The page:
Hokkaido University
School of Engineering 
       Course of Civil Engineering / Public Policy and Engineering
      Graduate School of Engineering
         Division of Field Engineering for the Environment

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  Some of the events and recreational activities in our group...





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Here are some selected photographs from our group's events and activities, though not all the events are covered.

End-of-year party, 13 Dec 2013

It is a quintessentially Japanese custom to have a party among colleagues in December to celebrate an end of year. As a reserch group, this year saw as much as three new overseas students joining us at the same time. Thus we've got a good momentum!

After the first round of the party

Visiting Bansui and Neshikoshi  flood control  pond, 20 Nov 2012
We took five 2nd-year undergraduate students from the Civil Engineering Course to two of the Chitose-River flood control ponds. One of them is the one in Bansui, from where we took peat samples in June (see below). For the undergraduate students, who just started studying soil mechanics this acadeic term, this may have been the first time to observe actual engineering subsoil with engineering knowledge. In the other pond in Neshikoshi, the surface geology is totally different; here the ground is thickly covered with the volvanic ash sand deriving from Mt. Shikotsu. Although peat and volcanish ash are not the protagonists in undergraduate soil mechanics, they are typical ground material in Hokkaido. We hope that this visit gave the young students some inspiration and, that they get interest in soil mechanics.

Upon peat ground at Bansui

Volcanic ash sand at Neshikoshi

Annual National Conference of Japanese Geotechnical Society in Toyama, 23-25 Jul 2012

Five of us (three academics and two students) attended the conference in Toyama. Each of the two students, Mr. Yohei Sugiyama and Mr. Shuhei Takashino, was eventually awarded a prize for their presentation from the JGS.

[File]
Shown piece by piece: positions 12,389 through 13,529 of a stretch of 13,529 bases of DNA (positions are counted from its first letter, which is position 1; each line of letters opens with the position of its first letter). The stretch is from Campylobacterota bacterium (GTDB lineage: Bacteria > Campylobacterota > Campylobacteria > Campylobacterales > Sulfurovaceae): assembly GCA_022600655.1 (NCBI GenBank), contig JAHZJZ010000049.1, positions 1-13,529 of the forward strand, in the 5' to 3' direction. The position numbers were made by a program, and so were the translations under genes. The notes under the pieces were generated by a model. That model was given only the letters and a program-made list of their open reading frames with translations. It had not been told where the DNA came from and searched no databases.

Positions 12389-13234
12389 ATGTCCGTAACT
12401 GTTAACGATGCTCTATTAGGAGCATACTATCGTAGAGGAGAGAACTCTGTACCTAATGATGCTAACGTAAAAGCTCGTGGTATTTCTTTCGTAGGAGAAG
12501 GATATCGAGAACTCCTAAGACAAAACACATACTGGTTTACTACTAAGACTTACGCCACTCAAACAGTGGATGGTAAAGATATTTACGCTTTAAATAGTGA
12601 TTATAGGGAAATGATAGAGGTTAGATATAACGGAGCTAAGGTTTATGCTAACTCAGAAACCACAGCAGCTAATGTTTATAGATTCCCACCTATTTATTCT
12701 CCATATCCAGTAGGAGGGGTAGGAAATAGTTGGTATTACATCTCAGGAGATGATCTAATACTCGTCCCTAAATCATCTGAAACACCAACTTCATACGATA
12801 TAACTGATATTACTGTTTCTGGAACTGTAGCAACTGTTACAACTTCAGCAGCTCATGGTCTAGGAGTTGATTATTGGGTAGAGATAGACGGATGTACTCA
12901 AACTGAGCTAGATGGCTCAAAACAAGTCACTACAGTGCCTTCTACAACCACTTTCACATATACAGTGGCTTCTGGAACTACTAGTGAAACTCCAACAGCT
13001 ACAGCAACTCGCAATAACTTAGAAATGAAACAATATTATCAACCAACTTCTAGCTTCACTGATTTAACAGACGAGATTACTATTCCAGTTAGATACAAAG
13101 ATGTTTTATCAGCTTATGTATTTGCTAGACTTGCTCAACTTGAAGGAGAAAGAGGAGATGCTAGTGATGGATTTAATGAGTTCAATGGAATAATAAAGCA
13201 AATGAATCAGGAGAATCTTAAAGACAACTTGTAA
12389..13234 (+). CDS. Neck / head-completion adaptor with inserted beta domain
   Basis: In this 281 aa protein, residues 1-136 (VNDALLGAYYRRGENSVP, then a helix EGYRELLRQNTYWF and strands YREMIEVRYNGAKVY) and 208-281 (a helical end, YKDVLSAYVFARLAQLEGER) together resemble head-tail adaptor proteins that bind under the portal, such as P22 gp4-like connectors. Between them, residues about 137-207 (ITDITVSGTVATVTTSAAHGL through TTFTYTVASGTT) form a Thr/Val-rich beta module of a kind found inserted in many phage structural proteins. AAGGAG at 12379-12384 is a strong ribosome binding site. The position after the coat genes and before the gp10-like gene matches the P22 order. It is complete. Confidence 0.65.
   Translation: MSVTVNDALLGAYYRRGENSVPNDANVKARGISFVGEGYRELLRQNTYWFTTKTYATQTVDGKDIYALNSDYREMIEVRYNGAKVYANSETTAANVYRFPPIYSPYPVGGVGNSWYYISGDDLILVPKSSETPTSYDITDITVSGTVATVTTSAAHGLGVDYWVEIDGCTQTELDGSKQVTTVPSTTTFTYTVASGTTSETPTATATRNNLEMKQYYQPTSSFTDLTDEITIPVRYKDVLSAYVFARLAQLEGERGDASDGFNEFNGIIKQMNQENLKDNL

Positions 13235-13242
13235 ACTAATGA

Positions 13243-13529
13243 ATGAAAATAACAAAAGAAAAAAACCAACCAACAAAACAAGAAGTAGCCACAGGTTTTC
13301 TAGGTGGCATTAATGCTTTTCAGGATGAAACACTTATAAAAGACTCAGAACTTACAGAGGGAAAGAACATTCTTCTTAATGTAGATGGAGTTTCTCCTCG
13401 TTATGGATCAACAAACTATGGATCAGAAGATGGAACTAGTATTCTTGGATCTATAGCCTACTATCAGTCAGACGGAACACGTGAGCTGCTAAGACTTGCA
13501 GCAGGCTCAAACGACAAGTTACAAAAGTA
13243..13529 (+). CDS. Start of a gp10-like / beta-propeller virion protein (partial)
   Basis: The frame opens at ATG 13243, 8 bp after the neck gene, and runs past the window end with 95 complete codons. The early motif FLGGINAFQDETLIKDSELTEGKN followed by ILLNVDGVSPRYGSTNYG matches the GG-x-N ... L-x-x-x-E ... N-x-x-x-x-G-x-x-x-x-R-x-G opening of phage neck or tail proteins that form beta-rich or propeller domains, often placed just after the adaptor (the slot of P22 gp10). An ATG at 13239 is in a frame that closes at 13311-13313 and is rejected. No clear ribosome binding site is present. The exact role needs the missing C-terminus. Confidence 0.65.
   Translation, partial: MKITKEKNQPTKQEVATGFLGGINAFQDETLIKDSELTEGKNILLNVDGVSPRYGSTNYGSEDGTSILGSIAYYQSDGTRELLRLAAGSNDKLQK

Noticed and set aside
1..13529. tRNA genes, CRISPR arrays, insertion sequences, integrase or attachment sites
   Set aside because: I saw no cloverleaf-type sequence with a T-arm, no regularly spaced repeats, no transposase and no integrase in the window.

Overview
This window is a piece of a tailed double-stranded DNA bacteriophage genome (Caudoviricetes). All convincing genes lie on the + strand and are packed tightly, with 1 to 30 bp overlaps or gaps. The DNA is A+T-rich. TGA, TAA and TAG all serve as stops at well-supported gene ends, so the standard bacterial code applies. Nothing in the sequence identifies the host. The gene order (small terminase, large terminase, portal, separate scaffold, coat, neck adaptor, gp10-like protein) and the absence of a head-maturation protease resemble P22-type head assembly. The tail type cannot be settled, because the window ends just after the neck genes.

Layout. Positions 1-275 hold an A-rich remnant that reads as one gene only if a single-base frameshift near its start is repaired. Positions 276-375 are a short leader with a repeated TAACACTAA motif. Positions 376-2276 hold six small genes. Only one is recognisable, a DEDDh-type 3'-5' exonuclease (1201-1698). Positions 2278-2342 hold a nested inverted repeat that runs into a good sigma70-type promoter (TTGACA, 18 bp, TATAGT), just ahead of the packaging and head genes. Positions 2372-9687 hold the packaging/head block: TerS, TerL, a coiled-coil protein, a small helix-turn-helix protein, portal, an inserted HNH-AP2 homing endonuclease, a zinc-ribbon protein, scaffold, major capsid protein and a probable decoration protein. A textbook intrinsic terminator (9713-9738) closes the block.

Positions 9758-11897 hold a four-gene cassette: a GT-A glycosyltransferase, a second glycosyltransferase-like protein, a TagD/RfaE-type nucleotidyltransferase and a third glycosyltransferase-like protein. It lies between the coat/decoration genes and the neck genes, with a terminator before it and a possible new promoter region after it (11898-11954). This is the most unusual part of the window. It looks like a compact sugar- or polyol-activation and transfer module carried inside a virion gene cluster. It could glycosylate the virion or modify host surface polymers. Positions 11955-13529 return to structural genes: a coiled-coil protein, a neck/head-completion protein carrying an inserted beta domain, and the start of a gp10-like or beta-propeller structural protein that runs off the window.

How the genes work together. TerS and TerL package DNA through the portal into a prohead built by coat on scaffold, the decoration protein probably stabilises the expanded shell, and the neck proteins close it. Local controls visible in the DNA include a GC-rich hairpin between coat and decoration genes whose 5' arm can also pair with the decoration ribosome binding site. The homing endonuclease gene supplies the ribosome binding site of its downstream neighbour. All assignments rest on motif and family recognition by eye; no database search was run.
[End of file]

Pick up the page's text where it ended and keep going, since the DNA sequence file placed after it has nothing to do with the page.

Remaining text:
Peat sampling in Bansui flood control pond,
6 Jun 2012

About a dozen blokes from our lab visited a flood contol pond in Bansui. This is one of the six ponds constructed along the Chitose River, which caused catastrophic floods and innundated a major part of Sapporo city and its suburbs in history. The purpose of the visit was to obtain a large quantity of peat for use in 1G model tests in our lab. Eventually we excavated and bought back some 500kg! We also found a clay stratum underlying the peat, and  carried two-boxful of it back home. It was a sunny, enjoyable day!

After peat and clay sampling at Bansui

New year mahjong competition, 4 Jan 2013

It is Japanese students' long tradition, since our parents' generation, to play mahjong overnight. This time academics joined them. Normally it is played as gamble but this time we played in fair sport spirit. This was a rare occasion where our academics got beaten up by the students.

At students' office

Osaka Bay Clay sampling in Izumi city
20 Sep 2012

Osaka Bay Clay is probably one of the most intensively studied clays in recent years, in relation to Kansai International Airport. The clay is found as outcrop in Izumi city, which is opposite the airport across the sea. This overconsolidated clay was sampled as blocks by four of us. Dr. Nishimura's experience of London Clay sampling at London's Heathrow Terminal 5 was helpful. Later we found this clay very interesting and useful material in research.

Block sampling of Osaka Bay Clay at Izumi

Inspecting offshore boring, 14 Aug 2012

A project is going on at Ishikari New Port, north of Sapporo, to extend the existing breakwater to boost the calmness of the port. Two of us visited the site where offshore boring was being undertaken for ground investigation. The water depth of the site was some 20m and the seabed consisted of a relatively thin Holocene clay layer overlying Pleistocene strata of alternating grading. We studied professionals' handling of pushed thin wall tubes and triple-barrel rotary core tubes. We received some of the soil retrieved here, and the sample are now being tested by Delvin.

Offshore rig: After August, operation becomes infeasible due to high waves in the Sea of Japan. This was the last working week for this year.

Upon the rig: A little bit disconcerting to see the sea through the metal-mesh deck...

Inspecting construction site of Hidaka Motorway,
15 Jun 2012

Most of us from the group joined this trip to a Hidaka Motorway construction site, where in-situ cement stabilisation of soft gound was being undertaken. The mixing technique, Power Blender Method, has been widely adopted in recenet years. For all the students, this was the first time to see a mixing machine. Quite naturally, they were impressed. The clay we saw here seems to have a significant amount of humin, as ordinary cement does not seem to be capable of stabilising it. We brought the soil back to labortory for studying behaviour of orgnic, difficult-to-stabilise soil.

At the site, with Power Blender machine in the background

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